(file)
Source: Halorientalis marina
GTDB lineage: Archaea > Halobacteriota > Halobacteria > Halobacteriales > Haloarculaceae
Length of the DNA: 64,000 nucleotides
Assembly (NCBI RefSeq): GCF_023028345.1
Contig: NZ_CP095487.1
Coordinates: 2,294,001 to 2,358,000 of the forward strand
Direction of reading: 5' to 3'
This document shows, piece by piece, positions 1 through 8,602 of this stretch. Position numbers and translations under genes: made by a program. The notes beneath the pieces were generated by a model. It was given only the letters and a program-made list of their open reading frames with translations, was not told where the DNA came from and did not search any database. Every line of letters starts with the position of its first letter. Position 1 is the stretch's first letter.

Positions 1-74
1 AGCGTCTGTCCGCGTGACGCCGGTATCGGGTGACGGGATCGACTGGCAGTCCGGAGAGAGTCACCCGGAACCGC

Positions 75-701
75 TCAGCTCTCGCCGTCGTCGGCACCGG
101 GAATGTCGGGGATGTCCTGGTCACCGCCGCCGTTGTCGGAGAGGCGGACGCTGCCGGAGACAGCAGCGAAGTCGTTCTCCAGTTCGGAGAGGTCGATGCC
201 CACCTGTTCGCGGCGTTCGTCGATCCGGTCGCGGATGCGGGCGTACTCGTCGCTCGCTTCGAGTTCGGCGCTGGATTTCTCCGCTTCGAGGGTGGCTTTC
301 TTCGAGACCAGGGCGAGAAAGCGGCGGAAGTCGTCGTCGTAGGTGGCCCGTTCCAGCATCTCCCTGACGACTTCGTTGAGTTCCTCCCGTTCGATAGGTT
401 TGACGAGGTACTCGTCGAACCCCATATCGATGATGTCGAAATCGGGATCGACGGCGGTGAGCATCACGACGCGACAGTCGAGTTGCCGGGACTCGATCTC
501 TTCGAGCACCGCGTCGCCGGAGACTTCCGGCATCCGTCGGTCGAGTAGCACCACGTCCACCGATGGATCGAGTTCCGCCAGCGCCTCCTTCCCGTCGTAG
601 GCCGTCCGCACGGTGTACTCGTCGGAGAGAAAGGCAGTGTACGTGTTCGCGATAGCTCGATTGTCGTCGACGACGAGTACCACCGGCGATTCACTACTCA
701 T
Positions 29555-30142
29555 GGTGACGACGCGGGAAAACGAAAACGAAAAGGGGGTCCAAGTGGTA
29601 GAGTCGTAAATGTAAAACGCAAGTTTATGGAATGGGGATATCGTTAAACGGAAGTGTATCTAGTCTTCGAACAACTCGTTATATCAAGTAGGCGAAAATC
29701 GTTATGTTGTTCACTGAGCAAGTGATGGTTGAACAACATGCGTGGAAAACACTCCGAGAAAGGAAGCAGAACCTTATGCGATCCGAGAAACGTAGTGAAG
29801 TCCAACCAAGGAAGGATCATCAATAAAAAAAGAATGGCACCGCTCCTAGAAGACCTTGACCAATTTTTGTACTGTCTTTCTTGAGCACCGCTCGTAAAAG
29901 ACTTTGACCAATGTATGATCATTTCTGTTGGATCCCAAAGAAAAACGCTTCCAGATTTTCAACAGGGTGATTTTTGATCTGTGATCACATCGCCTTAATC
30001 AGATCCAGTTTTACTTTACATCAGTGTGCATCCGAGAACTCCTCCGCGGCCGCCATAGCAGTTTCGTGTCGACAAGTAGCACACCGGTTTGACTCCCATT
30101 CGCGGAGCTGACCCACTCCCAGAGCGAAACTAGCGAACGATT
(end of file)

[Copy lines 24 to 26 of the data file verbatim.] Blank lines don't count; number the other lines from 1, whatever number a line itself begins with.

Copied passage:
29801 TCCAACCAAGGAAGGATCATCAATAAAAAAAGAATGGCACCGCTCCTAGAAGACCTTGACCAATTTTTGTACTGTCTTTCTTGAGCACCGCTCGTAAAAG
29901 ACTTTGACCAATGTATGATCATTTCTGTTGGATCCCAAAGAAAAACGCTTCCAGATTTTCAACAGGGTGATTTTTGATCTGTGATCACATCGCCTTAATC
30001 AGATCCAGTTTTACTTTACATCAGTGTGCATCCGAGAACTCCTCCGCGGCCGCCATAGCAGTTTCGTGTCGACAAGTAGCACACCGGTTTGACTCCCATT